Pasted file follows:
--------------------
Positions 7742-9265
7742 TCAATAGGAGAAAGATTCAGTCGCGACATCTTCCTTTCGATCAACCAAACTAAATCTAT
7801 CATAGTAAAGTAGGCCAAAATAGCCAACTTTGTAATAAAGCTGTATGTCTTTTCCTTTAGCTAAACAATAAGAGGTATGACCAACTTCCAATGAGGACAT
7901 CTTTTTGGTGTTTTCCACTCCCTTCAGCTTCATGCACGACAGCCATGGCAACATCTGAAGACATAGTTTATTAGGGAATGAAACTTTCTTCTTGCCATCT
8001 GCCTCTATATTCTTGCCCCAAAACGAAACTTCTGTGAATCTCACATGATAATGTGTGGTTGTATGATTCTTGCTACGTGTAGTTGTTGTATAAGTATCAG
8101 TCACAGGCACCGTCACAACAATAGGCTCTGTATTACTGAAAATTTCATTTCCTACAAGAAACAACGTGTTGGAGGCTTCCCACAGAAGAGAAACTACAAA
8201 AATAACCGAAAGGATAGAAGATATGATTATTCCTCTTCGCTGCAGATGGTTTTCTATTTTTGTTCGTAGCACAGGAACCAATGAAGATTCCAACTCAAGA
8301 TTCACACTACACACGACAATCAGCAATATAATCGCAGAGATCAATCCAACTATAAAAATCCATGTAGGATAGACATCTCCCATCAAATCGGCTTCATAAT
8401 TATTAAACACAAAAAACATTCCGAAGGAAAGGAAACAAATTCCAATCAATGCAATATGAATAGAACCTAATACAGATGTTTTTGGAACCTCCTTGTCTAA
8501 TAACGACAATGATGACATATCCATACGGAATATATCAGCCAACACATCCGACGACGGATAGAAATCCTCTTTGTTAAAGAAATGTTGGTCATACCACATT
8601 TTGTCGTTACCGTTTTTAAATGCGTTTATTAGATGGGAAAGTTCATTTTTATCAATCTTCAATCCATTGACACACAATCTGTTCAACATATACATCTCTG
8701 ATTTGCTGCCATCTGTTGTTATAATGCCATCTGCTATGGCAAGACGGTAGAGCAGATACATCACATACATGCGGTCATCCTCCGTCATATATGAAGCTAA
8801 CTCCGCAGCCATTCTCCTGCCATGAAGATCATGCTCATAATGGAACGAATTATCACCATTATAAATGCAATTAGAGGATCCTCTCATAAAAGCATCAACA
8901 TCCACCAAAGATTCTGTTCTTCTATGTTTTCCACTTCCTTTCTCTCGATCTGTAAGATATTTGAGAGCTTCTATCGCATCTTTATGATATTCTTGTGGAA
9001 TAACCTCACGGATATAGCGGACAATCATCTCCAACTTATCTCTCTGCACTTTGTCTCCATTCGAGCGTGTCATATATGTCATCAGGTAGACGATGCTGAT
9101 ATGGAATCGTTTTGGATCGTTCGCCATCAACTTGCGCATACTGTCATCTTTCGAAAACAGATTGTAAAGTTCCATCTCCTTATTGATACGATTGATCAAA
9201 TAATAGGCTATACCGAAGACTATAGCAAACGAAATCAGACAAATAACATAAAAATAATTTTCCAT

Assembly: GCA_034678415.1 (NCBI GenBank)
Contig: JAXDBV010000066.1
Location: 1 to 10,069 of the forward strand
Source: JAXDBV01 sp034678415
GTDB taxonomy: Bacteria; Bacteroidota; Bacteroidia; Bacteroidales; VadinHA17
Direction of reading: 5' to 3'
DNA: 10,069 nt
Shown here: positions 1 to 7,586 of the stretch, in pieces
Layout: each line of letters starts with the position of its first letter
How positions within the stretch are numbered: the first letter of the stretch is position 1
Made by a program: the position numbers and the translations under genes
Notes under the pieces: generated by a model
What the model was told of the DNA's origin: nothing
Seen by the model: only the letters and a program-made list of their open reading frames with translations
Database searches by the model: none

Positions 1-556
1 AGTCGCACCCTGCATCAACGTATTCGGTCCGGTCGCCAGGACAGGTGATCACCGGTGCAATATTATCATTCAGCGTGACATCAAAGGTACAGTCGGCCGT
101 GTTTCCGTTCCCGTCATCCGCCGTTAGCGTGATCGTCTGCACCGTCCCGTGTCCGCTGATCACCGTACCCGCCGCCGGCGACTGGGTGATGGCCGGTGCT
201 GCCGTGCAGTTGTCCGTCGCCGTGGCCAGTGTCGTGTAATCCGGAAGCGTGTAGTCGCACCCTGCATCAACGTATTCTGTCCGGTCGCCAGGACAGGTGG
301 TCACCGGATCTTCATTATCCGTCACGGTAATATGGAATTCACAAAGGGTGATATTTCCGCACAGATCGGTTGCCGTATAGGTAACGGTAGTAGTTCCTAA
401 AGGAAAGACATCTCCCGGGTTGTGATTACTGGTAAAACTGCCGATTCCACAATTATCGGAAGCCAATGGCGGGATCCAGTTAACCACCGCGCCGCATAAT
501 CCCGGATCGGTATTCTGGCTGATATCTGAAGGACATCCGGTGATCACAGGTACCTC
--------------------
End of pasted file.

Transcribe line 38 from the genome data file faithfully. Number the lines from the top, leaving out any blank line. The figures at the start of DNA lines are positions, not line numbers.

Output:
401 AGGAAAGACATCTCCCGGGTTGTGATTACTGGTAAAACTGCCGATTCCACAATTATCGGAAGCCAATGGCGGGATCCAGTTAACCACCGCGCCGCATAAT